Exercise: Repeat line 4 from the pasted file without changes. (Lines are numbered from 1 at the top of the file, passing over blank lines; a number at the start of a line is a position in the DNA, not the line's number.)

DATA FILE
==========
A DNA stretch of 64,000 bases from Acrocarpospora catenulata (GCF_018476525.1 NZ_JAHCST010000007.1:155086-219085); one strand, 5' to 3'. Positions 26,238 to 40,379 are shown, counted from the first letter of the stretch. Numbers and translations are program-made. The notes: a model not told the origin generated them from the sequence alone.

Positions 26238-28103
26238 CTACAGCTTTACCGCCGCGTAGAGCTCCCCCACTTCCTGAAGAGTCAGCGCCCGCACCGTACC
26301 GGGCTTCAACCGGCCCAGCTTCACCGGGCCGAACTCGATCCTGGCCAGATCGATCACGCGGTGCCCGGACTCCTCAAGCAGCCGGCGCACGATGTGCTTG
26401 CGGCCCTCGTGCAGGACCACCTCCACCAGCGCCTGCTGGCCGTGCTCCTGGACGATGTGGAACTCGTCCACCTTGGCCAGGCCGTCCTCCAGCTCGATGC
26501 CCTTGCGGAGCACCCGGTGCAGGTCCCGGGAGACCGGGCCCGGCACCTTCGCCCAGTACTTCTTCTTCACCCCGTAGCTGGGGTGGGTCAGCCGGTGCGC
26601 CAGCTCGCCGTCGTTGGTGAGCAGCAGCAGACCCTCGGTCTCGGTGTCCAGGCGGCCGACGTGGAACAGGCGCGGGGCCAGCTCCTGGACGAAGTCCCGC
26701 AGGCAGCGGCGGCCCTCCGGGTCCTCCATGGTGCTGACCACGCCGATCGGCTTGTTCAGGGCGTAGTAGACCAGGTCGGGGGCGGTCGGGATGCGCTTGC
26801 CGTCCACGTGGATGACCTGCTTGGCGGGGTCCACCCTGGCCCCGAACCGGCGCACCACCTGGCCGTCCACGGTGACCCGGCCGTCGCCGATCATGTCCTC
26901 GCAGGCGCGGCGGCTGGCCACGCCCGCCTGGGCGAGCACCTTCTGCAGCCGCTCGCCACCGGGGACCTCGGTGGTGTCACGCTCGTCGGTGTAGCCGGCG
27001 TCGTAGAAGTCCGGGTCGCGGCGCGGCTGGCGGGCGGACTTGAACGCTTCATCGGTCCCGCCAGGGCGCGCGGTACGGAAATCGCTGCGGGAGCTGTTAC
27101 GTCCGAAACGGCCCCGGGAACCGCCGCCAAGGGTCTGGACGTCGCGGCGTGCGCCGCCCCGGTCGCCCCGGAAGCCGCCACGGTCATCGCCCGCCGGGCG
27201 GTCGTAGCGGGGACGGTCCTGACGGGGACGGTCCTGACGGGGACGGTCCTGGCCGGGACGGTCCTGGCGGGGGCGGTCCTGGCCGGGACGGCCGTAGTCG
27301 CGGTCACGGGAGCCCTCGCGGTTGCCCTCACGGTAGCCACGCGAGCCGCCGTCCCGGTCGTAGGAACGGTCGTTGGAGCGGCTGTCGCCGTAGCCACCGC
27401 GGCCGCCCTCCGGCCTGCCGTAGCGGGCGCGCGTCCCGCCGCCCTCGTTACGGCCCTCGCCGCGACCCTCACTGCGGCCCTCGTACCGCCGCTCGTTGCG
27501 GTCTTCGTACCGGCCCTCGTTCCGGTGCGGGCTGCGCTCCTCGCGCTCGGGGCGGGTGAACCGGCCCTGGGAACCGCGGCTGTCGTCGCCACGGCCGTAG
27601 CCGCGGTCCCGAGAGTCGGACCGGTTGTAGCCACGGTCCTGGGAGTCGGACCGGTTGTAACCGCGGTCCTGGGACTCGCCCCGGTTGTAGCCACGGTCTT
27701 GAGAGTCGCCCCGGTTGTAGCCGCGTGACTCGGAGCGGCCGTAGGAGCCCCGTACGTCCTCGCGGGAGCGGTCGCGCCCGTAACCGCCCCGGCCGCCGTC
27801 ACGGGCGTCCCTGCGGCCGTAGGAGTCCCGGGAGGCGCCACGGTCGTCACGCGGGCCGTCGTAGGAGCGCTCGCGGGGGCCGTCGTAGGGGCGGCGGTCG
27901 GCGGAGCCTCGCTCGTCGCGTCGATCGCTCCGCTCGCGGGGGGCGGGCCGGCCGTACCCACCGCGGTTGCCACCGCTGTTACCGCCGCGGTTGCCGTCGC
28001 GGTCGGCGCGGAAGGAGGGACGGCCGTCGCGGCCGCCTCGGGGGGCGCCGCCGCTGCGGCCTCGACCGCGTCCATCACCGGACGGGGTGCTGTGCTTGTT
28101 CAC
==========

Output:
26301 GGGCTTCAACCGGCCCAGCTTCACCGGGCCGAACTCGATCCTGGCCAGATCGATCACGCGGTGCCCGGACTCCTCAAGCAGCCGGCGCACGATGTGCTTG